note that the above is untested

Personally I think the disabled solution is the best as it indicates to the user that he has clicked and something is happening, you can even show a loader next to the button as well.

2
  • I like this disabling button approach because It does not require me to know additional information. Any global variable or setinterval -> Makes code little bit complex. Commented Nov 29, 2013 at 9:10
  • This won't disable the button if it is being clicked programmatically.
    – Cybernetic
    Commented Dec 10, 2018 at 18:17
5

As per edit

You should use .one()

or

You can unbind event on click function

var x = 1;
function myButtonClick() {

    $('#button').unbind('click');

    // Do something
    // Save some data on network
    x++;
    console.log(x);
    $('#button').bind('click', myButtonClick);
}

$('#button').bind('click', myButtonClick);
1

You can make use of jQuery one() method as shown here

1

I'm using the simple solution below and its been working for me well :

var x = 1;
e.handled=false;
$('#button').click(function(e) {
  if(e.handled==false){
      e.handled=true;
      // Do something
      // Save some data on network
      x++;
      console.log(x);      
  }
});
1

You are looking for this

$( "button" ).one( "click", function(evt) {
  x++;
  console.log(x);
});

Or if u need a certain time interval to lapse between two effective clicks.

var last, diff;
$( "button" ).click(function( event ) {
  if (last){
    diff = event.timeStamp - last;
    if (diff >= SOMEVAL){
      x++;
      console.log(x);    
    }
  }
  last = event.timeStamp;          
});
1

var btn = document.querySelector('#twofuns');
btn.addEventListener('click',method1);
btn.addEventListener('click',method2);
function method2(){
  console.log("Method 2");
}
setTimeout(function(){
  btn.removeEventListener('click',method1);
},5000);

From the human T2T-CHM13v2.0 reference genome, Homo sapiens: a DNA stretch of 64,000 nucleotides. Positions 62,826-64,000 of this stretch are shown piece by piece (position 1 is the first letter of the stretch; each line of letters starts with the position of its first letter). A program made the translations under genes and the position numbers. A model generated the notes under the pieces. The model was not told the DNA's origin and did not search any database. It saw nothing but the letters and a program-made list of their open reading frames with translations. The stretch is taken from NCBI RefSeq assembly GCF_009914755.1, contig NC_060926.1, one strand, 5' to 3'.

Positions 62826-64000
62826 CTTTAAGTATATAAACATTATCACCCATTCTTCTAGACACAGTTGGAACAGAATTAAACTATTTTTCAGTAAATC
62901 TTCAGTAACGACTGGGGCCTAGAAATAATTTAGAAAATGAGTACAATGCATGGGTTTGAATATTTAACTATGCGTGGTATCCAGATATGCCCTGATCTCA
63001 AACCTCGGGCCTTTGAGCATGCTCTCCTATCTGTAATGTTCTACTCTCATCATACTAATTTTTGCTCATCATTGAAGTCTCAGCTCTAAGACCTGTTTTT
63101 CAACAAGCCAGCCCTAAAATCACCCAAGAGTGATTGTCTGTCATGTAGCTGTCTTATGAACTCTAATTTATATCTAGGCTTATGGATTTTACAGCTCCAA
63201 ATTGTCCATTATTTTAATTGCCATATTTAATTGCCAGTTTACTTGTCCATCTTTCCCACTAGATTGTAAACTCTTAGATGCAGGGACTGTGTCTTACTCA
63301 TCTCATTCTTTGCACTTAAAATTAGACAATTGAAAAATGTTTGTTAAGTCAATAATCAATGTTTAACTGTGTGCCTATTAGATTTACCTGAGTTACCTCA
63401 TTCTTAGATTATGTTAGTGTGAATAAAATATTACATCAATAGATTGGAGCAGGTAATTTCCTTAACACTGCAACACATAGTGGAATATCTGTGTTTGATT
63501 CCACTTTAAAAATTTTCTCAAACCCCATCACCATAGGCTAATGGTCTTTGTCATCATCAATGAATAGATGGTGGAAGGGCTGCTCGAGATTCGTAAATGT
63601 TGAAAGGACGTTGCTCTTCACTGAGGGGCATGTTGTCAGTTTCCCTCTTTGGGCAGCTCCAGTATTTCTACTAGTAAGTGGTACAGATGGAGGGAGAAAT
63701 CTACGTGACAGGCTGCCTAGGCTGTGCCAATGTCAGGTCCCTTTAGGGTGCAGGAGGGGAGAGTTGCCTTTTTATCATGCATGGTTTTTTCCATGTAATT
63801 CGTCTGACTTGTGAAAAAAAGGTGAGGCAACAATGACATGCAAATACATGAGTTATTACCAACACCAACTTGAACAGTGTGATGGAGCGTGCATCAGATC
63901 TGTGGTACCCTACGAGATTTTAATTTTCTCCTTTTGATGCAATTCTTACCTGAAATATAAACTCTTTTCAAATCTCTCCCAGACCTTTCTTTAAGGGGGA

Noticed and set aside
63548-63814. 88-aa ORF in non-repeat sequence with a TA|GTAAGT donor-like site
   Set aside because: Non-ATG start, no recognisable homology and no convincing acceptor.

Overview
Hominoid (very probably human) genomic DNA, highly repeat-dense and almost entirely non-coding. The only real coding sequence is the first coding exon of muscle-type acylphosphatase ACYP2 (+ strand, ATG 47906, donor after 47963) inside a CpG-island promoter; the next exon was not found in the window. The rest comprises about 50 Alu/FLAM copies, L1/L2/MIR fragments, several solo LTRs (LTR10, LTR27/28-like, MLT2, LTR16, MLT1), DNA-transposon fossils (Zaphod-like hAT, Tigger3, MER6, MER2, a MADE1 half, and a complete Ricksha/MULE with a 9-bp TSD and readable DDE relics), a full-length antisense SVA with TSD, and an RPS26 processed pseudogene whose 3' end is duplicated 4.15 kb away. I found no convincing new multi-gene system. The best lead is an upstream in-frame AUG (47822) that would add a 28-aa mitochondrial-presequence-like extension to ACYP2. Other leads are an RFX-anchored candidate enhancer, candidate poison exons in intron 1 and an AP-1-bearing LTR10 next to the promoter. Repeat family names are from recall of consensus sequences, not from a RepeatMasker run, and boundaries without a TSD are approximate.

function method1(){
  console.log("Method 1");
}
<!DOCTYPE html>
<html>
<head>
  <meta charset="utf-8">
  <meta name="viewport" content="width=device-width">
  <title>Pramod Kharade-RemoveEventListener after Interval</title>
</head>
<body>
<button id="twofuns">Click Me!</button>
</body>
</html>

You can remove one listener among multiple in java-script like above.

1

Assuming you have attached an event listener to the button, one approach is to just remove the event listener from the button and attach it afterwards again if needed. To do so, add the following code in the event listener function itself:

function handleButtonClick(e) {
  e.target.removeEventListener("click", handleBackButton);
}

Depending on your setup this could work.

0

Try the following code

var x = 1;
var fewSeconds=10; /*10 seconds*/

$('#button').click(function() {
$('#button').attr("disabled", "disabled");
  x++;
  console.log(x);
    var btn = $(this);
    btn.prop('disabled', true);
    setTimeout(function(){
        btn.prop('disabled', false);
    }, fewSeconds*1000);

});
-1

start the Busy Indicator on button click and stop it before return at the end

Function DoSomething(){
startBusyIndicator();
// perform Action //

stopBusyIndicator();
return;
}
1
  • No, such problems simply require debouncing or throttling the handler. The BusyIndicator you mentioned is a very complex solution and even impossible to make it stable for some protocols. Commented Apr 29, 2021 at 14:52